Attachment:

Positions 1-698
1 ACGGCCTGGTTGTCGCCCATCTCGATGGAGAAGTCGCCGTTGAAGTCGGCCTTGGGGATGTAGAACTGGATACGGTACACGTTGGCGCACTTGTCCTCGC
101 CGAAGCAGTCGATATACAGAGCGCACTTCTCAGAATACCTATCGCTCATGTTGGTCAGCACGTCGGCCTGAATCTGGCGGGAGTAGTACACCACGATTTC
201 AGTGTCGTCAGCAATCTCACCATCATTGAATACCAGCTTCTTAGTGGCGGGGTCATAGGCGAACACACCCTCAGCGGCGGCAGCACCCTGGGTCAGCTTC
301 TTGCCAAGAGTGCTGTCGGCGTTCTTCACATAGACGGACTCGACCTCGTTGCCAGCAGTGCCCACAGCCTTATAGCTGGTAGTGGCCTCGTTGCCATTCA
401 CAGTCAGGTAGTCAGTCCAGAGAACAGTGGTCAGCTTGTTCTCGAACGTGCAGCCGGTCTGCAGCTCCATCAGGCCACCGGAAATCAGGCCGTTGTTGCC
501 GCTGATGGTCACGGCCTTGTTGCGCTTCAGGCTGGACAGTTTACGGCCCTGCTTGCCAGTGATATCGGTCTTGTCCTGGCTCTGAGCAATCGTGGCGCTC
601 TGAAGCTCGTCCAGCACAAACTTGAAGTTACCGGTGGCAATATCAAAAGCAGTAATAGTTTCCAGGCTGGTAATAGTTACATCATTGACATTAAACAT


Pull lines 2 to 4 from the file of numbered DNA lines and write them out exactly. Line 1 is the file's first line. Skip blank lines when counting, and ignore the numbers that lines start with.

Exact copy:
1 ACGGCCTGGTTGTCGCCCATCTCGATGGAGAAGTCGCCGTTGAAGTCGGCCTTGGGGATGTAGAACTGGATACGGTACACGTTGGCGCACTTGTCCTCGC
101 CGAAGCAGTCGATATACAGAGCGCACTTCTCAGAATACCTATCGCTCATGTTGGTCAGCACGTCGGCCTGAATCTGGCGGGAGTAGTACACCACGATTTC
201 AGTGTCGTCAGCAATCTCACCATCATTGAATACCAGCTTCTTAGTGGCGGGGTCATAGGCGAACACACCCTCAGCGGCGGCAGCACCCTGGGTCAGCTTC